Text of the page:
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Steve Phillips

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Just when the Toronto Blue Jays were ready to play 11 of their next 15 games against teams below .500, they got bad news on centre fielder George Springer.

Springer left Saturday’s game with a left ankle sprain after running into the wall while tracking down a fly ball. On Monday’s off day he informed the team that his left knee was also sore, and an MRI revealed a sprain. It’s unclear how long he will be out, but manager Charlie Montoyo saying that he hopes to have Springer back before the end of the season implies it is a fairly significant sprain.

This is horrible news for the Jays. The one thing that remains clear is that the team’s pitching staff needs a margin for error as they are not a shutdown crew. The continuing issues in the bullpen scream for three- and four-run leads to safely close out games.

Springer’s bat will no doubt be missed, but the Jays have gone through this before. Their big free-agent signing this off-season has only played in 49 of the team’s 119 games. Springer has shown why the Jays gave him the big contract, hitting .269/.362/.610 with 16 homers, 35 RBI and 40 runs scored. 

The Blue Jays can still earn a wild-card berth, but the loss of Springer is going to make a difficult task that much harder. But where there is a crisis, there is an opportunity. Everyone is going to have to compensate for some part of Springer’s absence.

Randall Grichuk will likely get most of the playing time in centre field, and he is more than capable of playing at a high level, even if he can be streaky. The Jays also need Vladimir Guerrero Jr. to return to the slugger he was in the first three months of the season, when he was the best hitter in the American League. They need Bo Bichette to get hot like he was in July. Cavan Biggio is due back from the injured list soon as he is on rehab assignment. He needs to get on base and produce runs.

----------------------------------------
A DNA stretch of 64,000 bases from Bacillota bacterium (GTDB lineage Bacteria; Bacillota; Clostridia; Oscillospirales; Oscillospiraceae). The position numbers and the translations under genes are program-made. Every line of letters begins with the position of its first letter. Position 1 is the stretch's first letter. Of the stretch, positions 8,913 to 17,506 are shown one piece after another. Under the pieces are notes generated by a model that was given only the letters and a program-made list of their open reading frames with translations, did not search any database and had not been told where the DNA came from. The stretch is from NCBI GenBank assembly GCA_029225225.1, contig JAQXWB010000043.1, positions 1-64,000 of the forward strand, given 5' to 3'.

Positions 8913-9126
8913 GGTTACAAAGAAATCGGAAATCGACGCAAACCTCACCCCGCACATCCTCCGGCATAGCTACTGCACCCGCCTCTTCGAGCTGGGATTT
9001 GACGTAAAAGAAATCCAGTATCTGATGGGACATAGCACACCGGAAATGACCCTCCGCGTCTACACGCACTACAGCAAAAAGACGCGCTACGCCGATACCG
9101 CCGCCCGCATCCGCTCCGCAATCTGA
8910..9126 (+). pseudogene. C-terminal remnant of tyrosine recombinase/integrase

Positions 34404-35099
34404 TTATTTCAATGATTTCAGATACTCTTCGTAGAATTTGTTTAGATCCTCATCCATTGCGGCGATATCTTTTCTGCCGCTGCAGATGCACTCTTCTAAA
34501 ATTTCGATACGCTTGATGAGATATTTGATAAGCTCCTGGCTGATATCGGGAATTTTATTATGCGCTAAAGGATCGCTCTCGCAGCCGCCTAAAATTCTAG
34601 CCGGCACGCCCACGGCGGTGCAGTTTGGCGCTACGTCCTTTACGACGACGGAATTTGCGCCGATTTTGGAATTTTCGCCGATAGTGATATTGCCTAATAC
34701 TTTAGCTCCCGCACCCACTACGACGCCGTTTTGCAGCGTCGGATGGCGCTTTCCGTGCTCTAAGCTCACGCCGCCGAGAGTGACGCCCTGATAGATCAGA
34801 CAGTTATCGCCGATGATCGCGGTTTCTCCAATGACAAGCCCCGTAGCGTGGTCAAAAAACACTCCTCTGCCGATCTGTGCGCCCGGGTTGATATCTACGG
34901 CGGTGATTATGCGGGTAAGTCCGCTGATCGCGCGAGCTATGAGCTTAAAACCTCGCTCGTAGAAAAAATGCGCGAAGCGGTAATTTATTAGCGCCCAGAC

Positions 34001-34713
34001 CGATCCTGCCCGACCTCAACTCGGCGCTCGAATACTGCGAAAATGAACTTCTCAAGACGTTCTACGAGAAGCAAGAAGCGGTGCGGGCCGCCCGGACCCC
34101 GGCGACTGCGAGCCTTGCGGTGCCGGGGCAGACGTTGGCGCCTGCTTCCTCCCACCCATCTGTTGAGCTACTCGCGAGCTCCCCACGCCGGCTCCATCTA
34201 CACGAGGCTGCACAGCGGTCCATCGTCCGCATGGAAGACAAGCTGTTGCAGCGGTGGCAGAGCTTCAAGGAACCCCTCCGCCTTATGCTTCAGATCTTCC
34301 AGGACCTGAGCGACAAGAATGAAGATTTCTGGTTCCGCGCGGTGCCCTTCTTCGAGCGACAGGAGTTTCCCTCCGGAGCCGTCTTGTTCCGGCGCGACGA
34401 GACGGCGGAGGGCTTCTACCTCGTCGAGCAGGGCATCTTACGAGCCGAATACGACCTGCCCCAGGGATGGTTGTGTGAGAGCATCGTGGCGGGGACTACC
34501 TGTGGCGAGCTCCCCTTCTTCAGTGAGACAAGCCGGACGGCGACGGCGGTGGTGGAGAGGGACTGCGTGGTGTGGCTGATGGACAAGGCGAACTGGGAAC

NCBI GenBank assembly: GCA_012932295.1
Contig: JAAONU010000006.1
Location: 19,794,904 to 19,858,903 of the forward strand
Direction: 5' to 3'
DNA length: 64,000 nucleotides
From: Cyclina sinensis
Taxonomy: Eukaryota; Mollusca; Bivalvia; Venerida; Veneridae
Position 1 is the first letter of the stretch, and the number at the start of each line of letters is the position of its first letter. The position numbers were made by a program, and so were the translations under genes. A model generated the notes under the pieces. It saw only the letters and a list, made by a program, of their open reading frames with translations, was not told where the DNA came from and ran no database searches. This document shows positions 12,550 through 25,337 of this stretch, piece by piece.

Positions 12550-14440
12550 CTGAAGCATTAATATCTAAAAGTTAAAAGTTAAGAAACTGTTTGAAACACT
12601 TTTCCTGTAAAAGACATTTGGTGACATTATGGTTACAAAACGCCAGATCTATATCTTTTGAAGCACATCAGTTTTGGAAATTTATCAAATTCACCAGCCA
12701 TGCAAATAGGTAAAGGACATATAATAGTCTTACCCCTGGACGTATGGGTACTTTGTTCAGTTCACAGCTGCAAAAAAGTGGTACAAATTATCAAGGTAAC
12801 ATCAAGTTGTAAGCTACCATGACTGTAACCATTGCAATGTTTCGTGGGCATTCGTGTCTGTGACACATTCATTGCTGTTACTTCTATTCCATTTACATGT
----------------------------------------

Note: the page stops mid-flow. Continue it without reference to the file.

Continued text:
Clearly, Springer’s injury comes at an inopportune time as the Jays need to make up ground in the playoff hunt. The division title seems unattainable as they are 10.5 games behind, but they only trail the Oakland Athletics by 4.5 games in the wild-card race. The path has narrowed for the Jays to get to October baseball.

Cohen’s tweets aren’t helping

The New York Mets had a change in ownership last off-season. New owner Steve Cohen is a life-long Mets fan who made his money in hedge funds. He has been very active on social media since taking over the club. He banters with fans and even asks for their opinions on the team.

On Wednesday Cohen tweeted, “It’s hard to understand how professional hitters can be this unproductive. The best teams have a more disciplined approach. The slugging and OPS numbers don’t lie.”

This tweet is reminiscent of former Yankee owner George Steinbrenner, who would often publicly call out his club for underperforming.